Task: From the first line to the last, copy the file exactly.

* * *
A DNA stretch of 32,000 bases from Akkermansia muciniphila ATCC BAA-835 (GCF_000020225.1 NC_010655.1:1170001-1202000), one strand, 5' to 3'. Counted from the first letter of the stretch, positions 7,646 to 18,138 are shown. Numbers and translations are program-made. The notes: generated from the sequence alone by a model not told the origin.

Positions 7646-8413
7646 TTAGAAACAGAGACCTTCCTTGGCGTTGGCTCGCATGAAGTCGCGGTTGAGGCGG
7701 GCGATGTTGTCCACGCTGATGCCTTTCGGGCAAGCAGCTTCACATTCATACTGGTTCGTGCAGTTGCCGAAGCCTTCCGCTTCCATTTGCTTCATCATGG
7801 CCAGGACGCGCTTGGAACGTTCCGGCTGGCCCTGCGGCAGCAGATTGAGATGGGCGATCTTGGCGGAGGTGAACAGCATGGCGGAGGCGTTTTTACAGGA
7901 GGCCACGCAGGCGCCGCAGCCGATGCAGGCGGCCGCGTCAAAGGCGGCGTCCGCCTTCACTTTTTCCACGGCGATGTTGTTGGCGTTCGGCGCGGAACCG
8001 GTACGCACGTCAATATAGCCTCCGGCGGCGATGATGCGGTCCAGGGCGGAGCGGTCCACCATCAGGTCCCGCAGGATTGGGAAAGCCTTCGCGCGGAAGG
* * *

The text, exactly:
A DNA stretch of 32,000 bases from Akkermansia muciniphila ATCC BAA-835 (GCF_000020225.1 NC_010655.1:1170001-1202000), one strand, 5' to 3'. Counted from the first letter of the stretch, positions 7,646 to 18,138 are shown. Numbers and translations are program-made. The notes: generated from the sequence alone by a model not told the origin.

Positions 7646-8413
7646 TTAGAAACAGAGACCTTCCTTGGCGTTGGCTCGCATGAAGTCGCGGTTGAGGCGG
7701 GCGATGTTGTCCACGCTGATGCCTTTCGGGCAAGCAGCTTCACATTCATACTGGTTCGTGCAGTTGCCGAAGCCTTCCGCTTCCATTTGCTTCATCATGG
7801 CCAGGACGCGCTTGGAACGTTCCGGCTGGCCCTGCGGCAGCAGATTGAGATGGGCGATCTTGGCGGAGGTGAACAGCATGGCGGAGGCGTTTTTACAGGA
7901 GGCCACGCAGGCGCCGCAGCCGATGCAGGCGGCCGCGTCAAAGGCGGCGTCCGCCTTCACTTTTTCCACGGCGATGTTGTTGGCGTTCGGCGCGGAACCG
8001 GTACGCACGTCAATATAGCCTCCGGCGGCGATGATGCGGTCCAGGGCGGAGCGGTCCACCATCAGGTCCCGCAGGATTGGGAAAGCCTTCGCGCGGAAGG